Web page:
There is a huge gap between what you think you are and what you really are. Everyone has an idealistic image of themselves which they aspire to become and manifest one day. This is a slow process, requiring diligence, patience, virtue, understanding of oneself as well as others. The biggest challenge is to break the predominant patterns and rigid process laid out by society, the assemblage that has given up on themselves. Society focuses on reputation, not on character, but on what the world thinks and how you appear to them, not what you are from the inside.
As Robin Sharma, International Leadership Guru, would put it,
‘You are what you think about all day long. You are also what you say to yourself all day long. If you say that you are old and tired, this mantra will be manifested in your external reality. If you say that you are weak and lack enthusiasm, this too will be the nature of your world. But if you say that you are healthy, dynamic and fully alive, your life will be transformed. Words have remarkable power.’
In order to live a life full of meaning and be true to yourself you must first attain what matters most to you, what touches your heart. This is the toughest of tasks, as we are geared towards pleasing others, conditioned to live as per the expectations of others, worry more about how we appear, than about what we are becoming and how honest we are to ourselves.
It requires breaking the rigid, powerful, cyclical, monotonous rut you have put yourself into. You need to be aware, see clearly, take a pause and breathe in the realization of existing scenario.
A clearer approach as laid out by Robin Sharma, ‘You will never be able to eliminate a weakness you don’t even know about. The first step to eliminating a negative habit is to become aware of it. Once you develop an awareness about the behavior you are trying to change, you will be well on your way to replacing it with one that is more helpful. Just as shadows held into the light dissolve, weaknesses brought into the light of self-awareness begin to disappear.’
Pavlov, the great experimental psychologist once said, “Ability is the product of effort.” By repeatedly making efforts in a way that naturally accords with our personality and ability, we can foster and develop that ability even to the point where other consider it genius. We might compare using the aptitude or talent we are born with to digging a small hole in the ground – something that can be done with relatively little effort. Digging a deep hole, however, requires far more effort. With continued wholehearted effort, we can tap and cultivate magnificent power and capability. We need not worry then about our apparent level of intelligence or capability at the present. If we instead resolve to apply ourselves seriously, our ability will definitely blossom, and we will be able to accomplish great things.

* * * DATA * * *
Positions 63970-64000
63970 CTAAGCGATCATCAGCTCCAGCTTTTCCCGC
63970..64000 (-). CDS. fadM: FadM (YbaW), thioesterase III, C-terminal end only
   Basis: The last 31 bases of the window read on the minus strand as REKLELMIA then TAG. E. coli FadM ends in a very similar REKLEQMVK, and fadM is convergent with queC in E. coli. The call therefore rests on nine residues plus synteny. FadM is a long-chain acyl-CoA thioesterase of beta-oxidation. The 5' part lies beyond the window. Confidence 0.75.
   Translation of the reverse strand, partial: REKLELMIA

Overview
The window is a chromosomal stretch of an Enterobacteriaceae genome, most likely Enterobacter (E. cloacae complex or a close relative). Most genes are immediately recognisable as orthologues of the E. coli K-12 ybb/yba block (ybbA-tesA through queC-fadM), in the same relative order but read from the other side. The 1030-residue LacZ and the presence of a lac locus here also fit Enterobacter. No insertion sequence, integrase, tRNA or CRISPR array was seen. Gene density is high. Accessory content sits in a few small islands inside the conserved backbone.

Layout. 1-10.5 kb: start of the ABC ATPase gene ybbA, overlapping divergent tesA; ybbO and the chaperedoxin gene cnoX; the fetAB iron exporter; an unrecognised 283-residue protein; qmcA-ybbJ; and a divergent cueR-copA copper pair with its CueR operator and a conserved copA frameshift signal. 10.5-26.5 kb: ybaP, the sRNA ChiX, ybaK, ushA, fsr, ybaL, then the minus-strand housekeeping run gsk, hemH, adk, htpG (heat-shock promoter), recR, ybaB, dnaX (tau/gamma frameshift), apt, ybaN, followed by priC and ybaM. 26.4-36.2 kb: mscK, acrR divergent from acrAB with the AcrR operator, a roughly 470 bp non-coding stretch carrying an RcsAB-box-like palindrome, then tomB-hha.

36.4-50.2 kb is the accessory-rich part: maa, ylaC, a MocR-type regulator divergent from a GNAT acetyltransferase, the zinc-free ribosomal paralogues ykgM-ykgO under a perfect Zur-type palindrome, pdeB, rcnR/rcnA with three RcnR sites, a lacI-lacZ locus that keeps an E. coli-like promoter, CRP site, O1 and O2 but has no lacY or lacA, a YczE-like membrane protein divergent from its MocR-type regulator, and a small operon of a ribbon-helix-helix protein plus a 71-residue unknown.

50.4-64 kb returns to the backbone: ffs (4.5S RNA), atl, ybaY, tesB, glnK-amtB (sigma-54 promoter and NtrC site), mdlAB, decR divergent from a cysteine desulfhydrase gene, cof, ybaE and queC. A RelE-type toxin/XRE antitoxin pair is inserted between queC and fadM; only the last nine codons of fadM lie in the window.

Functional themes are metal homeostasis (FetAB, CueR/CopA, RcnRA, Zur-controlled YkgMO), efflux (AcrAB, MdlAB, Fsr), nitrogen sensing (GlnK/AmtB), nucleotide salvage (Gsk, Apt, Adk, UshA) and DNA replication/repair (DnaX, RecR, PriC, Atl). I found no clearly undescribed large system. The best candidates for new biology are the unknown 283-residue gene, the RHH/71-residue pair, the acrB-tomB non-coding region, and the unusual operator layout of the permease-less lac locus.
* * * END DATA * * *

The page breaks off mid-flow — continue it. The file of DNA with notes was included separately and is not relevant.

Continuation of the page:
‘Intellectual growth should commence at birth and cease only at death.’ Albert Einstein’s words and his life’s work a testament of that. But this is not what happens at present, even with current advancements in the fields of education, technology and science. Though at some small level, it is taking place, but not a the scale that it should be happening and not at that primordial level of being it should begin at.
Another thought to inspire intellectual thinking, by John Wooden,
Be more concerned with your character than your reputation, because your character is what you really are, while your reputation is merely what others think you are.